In the last few weeks I have been sharing about the need to have a dream. In particular in the article “The Audacity of Faith and Hope” I touched a little on how faith and hope are an anchor in life. I have developed a programme called Anchors and Sails™. Based on this programme I would like to share some insights on some principles that will help you gain perspective and stay the course as you sail through life. As you ponder these thoughts, I want to challenge you to learn to navigate your own craft in stormy weather or the deep blue calm sea and keeping upright on a true course. It’s a bit long but is a ‘soft serve’ – light reading.
Principle One – Take The Right Position
The wind can be blowing nicely, but if you are not positioned correctly you go nowhere. When you tack at the right angle, you really get moving. In business, the ‘sweet spot’ is where you take advantage of your internal strengths and external opportunities in the environment to compete in the market. This spot is called positioning and determines your competitive advantage.
Face up to your weakness, as well as your strengths. This knowledge is the power that will fill your sail. Leaders take responsibility for their lives and the direction they take. Leaders cast the vision and set the direction.
Principle Two – Prepare For the Voyage
If you fail to plan you plan to fail. Sailing is not a stroll in the park. You need to sit down and plan before the journey. Where are you going and with who? What are the resources that you need to take with you – fuel, food rations, medical supplies, fresh water, crew etc. You also need to know the navigation path. If you are well prepared there are no surprises.
Your comfort on the journey to your dream lies in knowing what might lie just ahead. Learn to read the wind and prepare yourself for what’s looming on the horizon. Leaders use insight and foresight to navigate through the high seas of life.
Principle Three – Pay Attention To The Hull
The wise Solomon talked of “knowing well the condition of your flocks, and paying attention to your herds” This is wisdom of the ages. A hull is the body of a ship or boat and provides the buoyancy that keeps the vessel from sinking. Seaman will tell you that cracks appear in the hull from time to time from stress, abuse, and normal wear and tear. It takes time to turn the boat over and sand out the rough spots and fill in all the cracks and “dings”. But if you take the time, your boat will stay seaworthy.
It’s important in season to examine your own life…the places where you might be “leaking”. You might be abusing yourself. Cracks from the elements of life might be developing. It may be time to put in a little extra “touch up”. Take a step back and look at the man in the mirror. Leaders don’t shy away from self examination.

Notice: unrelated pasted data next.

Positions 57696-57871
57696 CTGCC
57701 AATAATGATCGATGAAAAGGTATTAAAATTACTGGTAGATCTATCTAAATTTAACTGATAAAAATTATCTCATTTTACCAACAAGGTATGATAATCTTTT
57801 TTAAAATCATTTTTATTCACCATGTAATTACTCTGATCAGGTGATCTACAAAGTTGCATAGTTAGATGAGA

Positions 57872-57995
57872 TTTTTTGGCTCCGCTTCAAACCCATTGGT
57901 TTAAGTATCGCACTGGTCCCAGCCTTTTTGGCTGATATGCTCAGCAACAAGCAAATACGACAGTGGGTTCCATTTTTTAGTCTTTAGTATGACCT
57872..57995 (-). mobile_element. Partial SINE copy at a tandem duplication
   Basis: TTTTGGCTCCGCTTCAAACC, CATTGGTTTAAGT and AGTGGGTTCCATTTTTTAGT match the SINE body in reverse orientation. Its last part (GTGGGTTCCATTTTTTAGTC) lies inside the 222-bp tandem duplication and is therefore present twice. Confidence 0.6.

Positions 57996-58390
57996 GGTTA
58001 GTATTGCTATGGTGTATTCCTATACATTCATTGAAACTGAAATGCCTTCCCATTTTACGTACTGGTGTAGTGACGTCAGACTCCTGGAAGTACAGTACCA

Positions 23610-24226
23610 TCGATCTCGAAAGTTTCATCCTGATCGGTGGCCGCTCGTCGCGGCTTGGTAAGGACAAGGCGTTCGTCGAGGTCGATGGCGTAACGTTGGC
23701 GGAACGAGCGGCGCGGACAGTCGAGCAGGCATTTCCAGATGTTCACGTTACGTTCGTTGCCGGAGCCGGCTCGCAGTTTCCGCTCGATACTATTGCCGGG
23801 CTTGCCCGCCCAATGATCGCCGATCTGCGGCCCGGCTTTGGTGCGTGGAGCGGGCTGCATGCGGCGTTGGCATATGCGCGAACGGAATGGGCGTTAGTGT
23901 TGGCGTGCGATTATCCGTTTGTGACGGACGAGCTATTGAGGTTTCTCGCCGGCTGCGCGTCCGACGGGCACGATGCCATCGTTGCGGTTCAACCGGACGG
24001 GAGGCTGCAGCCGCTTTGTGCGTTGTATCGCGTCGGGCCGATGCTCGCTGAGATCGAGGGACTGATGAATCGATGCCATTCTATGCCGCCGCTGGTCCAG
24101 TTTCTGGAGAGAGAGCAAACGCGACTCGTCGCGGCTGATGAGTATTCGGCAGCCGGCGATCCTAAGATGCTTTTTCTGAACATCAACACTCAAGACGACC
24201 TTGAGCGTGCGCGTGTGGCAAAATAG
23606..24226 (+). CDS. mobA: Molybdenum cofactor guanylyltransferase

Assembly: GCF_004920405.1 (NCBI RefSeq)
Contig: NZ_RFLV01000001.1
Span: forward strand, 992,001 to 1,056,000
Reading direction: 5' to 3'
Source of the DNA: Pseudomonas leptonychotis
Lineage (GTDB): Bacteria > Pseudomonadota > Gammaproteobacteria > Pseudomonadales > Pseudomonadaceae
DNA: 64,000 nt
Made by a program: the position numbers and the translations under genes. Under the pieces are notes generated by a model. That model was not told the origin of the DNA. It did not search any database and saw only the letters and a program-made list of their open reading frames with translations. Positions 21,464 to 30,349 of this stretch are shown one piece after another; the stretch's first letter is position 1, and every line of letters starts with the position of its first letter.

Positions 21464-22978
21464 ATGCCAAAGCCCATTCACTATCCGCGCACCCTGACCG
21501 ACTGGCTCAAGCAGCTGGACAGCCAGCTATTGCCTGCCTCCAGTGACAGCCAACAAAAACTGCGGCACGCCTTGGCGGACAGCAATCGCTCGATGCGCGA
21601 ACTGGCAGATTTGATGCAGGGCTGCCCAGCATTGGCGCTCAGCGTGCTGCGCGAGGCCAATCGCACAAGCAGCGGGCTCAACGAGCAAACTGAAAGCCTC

Principle Four – Storms Ahead
It is naïve for a sailor to expect smooth sailing. The captain of the Titanic proclaimed that this big ship was ‘unsinkable’. Duh! He did not prepare for the worst, and soon they hit an ice berg. The seas will rage, storms will come and pirates lurk in the dark. Without the wind, you will sail nowhere, but strong opposing winds can at times be terrifying. How can you sail straight when the wind is coming at you? Setting the right course and constantly adjusting it will keep you on track.
Are you staying on course? Are you making the right “course corrections” in your life to help you keep your top lines working and your bottom lines intact? Leaders know how to continually adjust to keep on course.
Principle Five – When In Trouble, Let Go
A few years ago I was driving at night at an above average speed when I suddenly saw a donkey. I had three “no options” – to hit the donkey; go over the road embankment or hit an oncoming haulage truck. I chose the first option. I lightly hit the brakes, released, braked and released the car on the donkey. It was a good gamble. Nothing happed to the car or to us. The releasing helped. It is not uncommon to get caught up in a draft that threatens to capsize your boat. Instead of getting tipped over, all you have to do is let go of the sail and the helm/rudder. The boat automatically positions itself into the wind, and then you can try again.
What do you need to let go of? Your reputation? Your shame? There is a time to be a macho and a time to be strong enough to let go. Letting go will give you an opportunity to bounce back strong and sound. Leaders have great stretch.
Principle Six – Sail With Others
Sailing can be very lonely. You need to take others along with you. The journey is smoother and the burden lighter when shared. Sailing can also be a lot of fun. Imagine watching the dolphins, the sunset, the whales and just enjoying the sea breeze …such a relaxing experience is best enjoyed with others.
You do not want to be a giant surrounded by dwarfs. Neither should others light be dim so yours can shine. Someone needs to hear how you sail into growth or recovery. You’ve faced strong winds and rough waters. Share your story and your struggles. Be an encourager. Keep an eye out for that good soul on the horizon that needs to be invited in. Leaders invite others along.
Principle Seven – Unchartered Waters and New Frontiers
The world is more than two-thirds water and you will never run out of new places to sail and explore. There are always new adventures. You will always enjoy warm winds, colourful skies and deep blue water every time you venture out!
The best is yet to be. You don’t ever have to stop, and it’s not something that is ever “complete” or that you eventually “retire” from. As you grow you’ll have a greater capacity to lead and influence those around you. Keep venturing out, dream big and execute those dreams. Set sail for the furthest of shores and deepest of oceans. Remember to take your anchors and sails with you. Faith and hope!